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Unformatted text preview: e sends the decrypted message to Alice. DB(EB(M1)) = M1 or DB(EB(M2)) = M2 (6) Alice reads the result of the coin flip and verifies that the random string is correct. (7) Both Alice and Bob reveal their key pairs so that both can verify that the other did not cheat. Previous Table of Contents Next Products | Contact Us | About Us | Privacy | Ad Info | Home Use of this site is subject to certain Terms & Conditions, Copyright © 1996-2000 EarthWeb Inc. All rights reserved. Reproduction whole or in part in any form or medium without express written permission of EarthWeb is prohibited. Read EarthWeb's privacy statement. To access the contents, click the chapter and section titles. Applied Cryptography, Second Edition: Protocols, Algorthms, and Source Code in C (cloth)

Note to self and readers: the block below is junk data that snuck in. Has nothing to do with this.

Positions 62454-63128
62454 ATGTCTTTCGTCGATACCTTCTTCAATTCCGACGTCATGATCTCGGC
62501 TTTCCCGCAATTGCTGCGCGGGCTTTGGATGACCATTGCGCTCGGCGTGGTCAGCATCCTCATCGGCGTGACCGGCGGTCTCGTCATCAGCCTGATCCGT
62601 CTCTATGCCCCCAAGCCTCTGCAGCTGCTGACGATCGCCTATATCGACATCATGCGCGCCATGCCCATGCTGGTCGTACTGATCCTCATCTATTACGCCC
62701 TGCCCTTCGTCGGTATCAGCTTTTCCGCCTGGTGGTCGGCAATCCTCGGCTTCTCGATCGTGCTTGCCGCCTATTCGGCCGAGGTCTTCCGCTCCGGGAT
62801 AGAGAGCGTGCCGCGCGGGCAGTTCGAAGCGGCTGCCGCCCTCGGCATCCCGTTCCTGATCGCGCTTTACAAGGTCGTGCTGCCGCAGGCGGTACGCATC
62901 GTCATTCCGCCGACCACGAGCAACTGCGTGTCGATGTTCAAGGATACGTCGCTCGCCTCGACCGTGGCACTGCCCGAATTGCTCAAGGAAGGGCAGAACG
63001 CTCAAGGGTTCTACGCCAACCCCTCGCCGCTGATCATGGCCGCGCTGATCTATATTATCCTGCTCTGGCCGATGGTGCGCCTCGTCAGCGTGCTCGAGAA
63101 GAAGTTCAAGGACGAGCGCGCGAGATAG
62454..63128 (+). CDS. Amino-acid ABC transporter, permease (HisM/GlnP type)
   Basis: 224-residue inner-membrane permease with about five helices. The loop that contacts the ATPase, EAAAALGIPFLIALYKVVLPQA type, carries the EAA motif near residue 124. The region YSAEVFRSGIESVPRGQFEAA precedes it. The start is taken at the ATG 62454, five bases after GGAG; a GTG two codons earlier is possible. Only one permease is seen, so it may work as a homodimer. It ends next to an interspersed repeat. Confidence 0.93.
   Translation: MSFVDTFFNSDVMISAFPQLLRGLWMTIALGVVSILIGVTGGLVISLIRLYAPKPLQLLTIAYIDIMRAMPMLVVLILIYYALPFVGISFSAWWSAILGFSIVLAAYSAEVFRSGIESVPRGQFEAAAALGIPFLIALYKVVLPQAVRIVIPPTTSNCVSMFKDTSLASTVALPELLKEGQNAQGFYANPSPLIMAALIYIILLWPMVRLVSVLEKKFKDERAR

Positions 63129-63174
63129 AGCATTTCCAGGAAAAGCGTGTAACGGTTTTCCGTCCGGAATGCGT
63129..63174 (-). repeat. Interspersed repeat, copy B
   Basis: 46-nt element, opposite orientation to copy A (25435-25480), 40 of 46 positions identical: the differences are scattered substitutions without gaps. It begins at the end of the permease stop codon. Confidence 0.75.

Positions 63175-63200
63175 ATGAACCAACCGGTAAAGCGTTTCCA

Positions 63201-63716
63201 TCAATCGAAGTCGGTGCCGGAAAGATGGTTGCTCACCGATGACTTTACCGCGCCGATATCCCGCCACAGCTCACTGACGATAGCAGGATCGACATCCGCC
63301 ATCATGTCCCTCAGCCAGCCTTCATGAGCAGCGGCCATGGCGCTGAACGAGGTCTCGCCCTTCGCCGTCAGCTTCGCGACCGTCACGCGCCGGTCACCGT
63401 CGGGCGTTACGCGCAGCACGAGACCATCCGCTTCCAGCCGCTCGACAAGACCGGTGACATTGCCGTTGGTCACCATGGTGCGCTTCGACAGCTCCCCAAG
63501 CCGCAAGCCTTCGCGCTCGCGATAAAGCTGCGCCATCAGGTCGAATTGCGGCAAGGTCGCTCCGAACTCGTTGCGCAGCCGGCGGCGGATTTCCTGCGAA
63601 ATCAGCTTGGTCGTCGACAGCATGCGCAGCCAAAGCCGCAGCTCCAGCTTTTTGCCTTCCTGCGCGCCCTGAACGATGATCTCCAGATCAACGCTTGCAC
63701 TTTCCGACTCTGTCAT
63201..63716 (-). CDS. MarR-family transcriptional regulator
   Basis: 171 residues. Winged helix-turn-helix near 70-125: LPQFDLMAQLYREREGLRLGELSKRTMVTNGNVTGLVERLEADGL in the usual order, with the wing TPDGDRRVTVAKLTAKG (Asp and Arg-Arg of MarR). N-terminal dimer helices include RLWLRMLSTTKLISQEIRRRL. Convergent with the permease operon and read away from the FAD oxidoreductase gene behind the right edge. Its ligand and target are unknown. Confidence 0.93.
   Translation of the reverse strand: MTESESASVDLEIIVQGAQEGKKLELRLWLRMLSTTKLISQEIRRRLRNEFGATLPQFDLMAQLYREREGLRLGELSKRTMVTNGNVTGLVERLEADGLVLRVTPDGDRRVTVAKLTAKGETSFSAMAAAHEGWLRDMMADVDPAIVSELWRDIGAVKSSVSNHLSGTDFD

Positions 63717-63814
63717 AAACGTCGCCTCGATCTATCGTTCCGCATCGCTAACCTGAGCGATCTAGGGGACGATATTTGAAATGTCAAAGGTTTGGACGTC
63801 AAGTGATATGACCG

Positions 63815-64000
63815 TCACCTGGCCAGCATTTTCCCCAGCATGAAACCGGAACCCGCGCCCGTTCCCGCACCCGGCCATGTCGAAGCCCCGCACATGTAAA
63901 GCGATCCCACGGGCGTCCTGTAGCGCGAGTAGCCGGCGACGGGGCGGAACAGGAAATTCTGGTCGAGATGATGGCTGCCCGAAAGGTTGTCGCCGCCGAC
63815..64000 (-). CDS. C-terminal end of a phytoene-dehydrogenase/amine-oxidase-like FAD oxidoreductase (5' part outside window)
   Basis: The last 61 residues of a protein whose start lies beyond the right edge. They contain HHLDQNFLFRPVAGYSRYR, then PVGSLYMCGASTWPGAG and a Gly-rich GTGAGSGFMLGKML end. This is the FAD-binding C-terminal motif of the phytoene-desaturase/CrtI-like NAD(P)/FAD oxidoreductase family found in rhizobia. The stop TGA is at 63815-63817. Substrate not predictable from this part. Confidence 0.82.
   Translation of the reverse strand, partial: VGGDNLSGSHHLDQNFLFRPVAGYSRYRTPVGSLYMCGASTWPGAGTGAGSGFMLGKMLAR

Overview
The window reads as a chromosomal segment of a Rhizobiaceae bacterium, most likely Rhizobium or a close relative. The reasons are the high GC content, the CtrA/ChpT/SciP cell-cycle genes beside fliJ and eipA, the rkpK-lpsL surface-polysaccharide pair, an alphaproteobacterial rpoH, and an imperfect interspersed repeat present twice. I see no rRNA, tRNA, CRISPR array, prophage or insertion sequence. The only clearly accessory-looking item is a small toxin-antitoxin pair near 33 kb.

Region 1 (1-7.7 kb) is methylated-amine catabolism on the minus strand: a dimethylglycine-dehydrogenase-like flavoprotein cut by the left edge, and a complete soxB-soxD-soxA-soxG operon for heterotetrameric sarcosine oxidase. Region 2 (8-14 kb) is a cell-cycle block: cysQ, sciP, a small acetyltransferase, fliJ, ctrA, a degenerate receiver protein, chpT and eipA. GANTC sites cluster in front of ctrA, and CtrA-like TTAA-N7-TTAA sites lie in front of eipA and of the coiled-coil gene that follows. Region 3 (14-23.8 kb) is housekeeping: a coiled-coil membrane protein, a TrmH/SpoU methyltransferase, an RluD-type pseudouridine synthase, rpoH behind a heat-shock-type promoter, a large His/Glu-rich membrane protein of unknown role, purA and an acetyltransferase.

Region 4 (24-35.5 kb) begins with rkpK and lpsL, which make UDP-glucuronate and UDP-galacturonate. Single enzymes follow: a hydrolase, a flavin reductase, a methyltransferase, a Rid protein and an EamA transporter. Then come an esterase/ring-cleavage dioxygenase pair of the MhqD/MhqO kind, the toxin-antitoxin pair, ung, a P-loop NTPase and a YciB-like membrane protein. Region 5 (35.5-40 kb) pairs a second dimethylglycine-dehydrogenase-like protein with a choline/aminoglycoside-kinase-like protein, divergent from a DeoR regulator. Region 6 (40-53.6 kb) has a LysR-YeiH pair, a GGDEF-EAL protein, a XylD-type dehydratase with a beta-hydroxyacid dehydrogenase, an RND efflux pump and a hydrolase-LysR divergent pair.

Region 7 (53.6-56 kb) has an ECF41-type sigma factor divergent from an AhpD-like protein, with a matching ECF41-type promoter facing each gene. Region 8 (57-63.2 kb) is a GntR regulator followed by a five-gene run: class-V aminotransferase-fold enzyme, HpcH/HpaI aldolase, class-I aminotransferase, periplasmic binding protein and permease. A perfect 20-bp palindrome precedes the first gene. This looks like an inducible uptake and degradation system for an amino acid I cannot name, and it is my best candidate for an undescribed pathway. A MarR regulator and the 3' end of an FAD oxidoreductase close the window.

Brief Full Advanced Search Search Tips (Publisher: John Wiley & Sons, Inc.) Author(s): Bruce Schneier ISBN: 0471128457 Publication Date: 01/01/96 Search this book:
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----------- This protocol is self-enforcing. Either party can immediately detect cheating by the other, and no trusted third party is required to participate in either the actual protocol or any adjudication after the protocol has been completed. To see how this works, let’s try to cheat. If Alice wanted to cheat and force heads, she has three potential ways of affecting the outcome. First, she could encrypt two “heads” messages in step (2). Bob would discover this when Alice revealed her keys at step (7). Second, she could use some other key to decrypt the message in step (4). This would result in gibberish, which Bob would discover in step (5). Third, she could lie about the validity of the message in step (6). Bob would also discover this in step (7), when Alice could not prove that the message was not valid. Of course, Alice could refuse to participate in the protocol at any step, at which point Alice’s attempted deception would be obvious to Bob. If Bob wanted to cheat and force “tails, ” his options are just as poor. He could incorrec...
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